Stigma is a set of negative, often unfair beliefs that a society or group of people have about something. It is a mark of disgrace associated with a particular circumstance, quality, or person.
How is stigma harmful?
Substance use disorder (SUD) is a deeply stigmatized illness. Stigma has only negative effects:
- it restricts the funds advanced for research and treatment of SUD, resulting in long wait lists for treatment and slow progression of new treatments;
- it acts as a barrier to treatment as persons with SUD may avoid treatment because they experience judgement (blaming and shaming) and/or poor treatment;
- people with SUD often internalize the stigma; they see themselves as bad, weak, lazy or sinful, somehow deeply flawed, which can drive further substance use;
- people with SUD may isolate themselves and socialize only with others with SUD to avoid the judgement of their communities, which can make recovery that much harder as they must leave their social circle and reintegrate into a society where they may have been judged and treated badly;
- families of people with SUD also may isolate themselves to avoid the judgement of their communities.
How does it happen?
It is human nature to categorize people. It allows for normal social interactions; you will behave differently towards the retail clerk, the doctor in the emergency room, the police officer. How you behave depends on how you see that person and yourself. The problem comes when persons categorize others as undesirable, thus stigmatizing them.
What kinds of stigma are there?
- Stigma based on perceived defects: disability or deformity.
- Stigma based on tribal values: race or religion.
- Stigma based on behaviour. This is the most powerful type of stigma, because it is still socially acceptable. Our society will not accept a racist, but will accept the stigmatization of groups that are blamed for their behaviour, like persons with SUD, obesity or criminal conduct.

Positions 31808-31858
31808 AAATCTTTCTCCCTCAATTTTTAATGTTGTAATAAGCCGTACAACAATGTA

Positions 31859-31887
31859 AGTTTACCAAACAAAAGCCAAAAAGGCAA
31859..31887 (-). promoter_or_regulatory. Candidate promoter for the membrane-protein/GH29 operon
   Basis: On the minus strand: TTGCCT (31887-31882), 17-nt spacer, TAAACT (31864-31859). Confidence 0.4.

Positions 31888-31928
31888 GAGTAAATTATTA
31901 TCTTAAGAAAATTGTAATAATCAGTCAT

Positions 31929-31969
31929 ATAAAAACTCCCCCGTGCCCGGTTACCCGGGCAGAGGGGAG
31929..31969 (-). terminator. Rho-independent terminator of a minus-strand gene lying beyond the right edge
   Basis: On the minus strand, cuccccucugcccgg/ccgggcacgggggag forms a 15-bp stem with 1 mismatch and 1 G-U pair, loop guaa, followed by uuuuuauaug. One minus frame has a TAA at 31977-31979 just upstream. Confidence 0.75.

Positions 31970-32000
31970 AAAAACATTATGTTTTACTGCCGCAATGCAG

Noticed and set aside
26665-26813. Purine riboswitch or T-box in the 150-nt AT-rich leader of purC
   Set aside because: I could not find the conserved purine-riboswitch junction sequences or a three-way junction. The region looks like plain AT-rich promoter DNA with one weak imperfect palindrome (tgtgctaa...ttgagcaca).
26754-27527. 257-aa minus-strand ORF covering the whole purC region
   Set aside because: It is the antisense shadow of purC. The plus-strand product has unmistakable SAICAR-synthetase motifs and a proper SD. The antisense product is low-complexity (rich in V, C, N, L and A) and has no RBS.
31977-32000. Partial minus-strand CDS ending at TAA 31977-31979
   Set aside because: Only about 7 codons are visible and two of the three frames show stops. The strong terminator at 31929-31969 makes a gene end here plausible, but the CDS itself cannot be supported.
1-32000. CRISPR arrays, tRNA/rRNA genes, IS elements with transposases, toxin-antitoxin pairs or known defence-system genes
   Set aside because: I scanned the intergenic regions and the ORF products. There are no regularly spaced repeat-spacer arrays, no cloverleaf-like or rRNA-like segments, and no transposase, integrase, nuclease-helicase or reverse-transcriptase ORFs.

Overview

How does society stigmatize someone?
The person is labelled, stereotyped, ostracized, blamed, shamed and/or rejected.
Why does society stigmatize people?
Human nature is built on survival principles that evolved thousands of years ago. Humans needed to see the world as “us” and “them”, those who can be trusted and cared about and those that can’t. We have to learn to overcome this natural drive to judge.
Everyone has experienced both sides of stigma. We can all remember some event in our lives where we were negatively judged by others. And we have all done it ourselves. It is human nature to assume that certain bad things wouldn’t happen to us, because we wouldn’t behave in a way that would result in that happening. Or so we tell ourselves.
Stigma changes all the time, and varies from culture to culture. Prior to 1972, it was illegal to attempt suicide in Canada. Today, we recognize that depression is a medical condition needing treatment. It seems inconceivable that it was once criminalized. And in years to come, that is how society will view our treatment today of persons with SUD and other mental health disorders who are so often blamed, shamed and criminalized for their illness instead of receiving the treatment they require and deserve.
What can families do?
Support, don’t judge. It is very easy to be angry at a loved one who is using and who has hurt you many times. But anger drives your loved one away and judgement makes them feel worse about themselves, making it harder and harder to recover.
Remember that substance use is a universal human practice. Problematic substance use can happen to any one of us. It is a result of many factors: the drug itself, our genetic makeup, our childhood and life experiences, the company we keep, when we first started using. The majority of problem opioid users, for example, started using in adolescence, when the brain’s executive functions are not yet fully developed. And once regular use is established, there are changes in the brain structure and function that drive the behaviour of dependent substance users.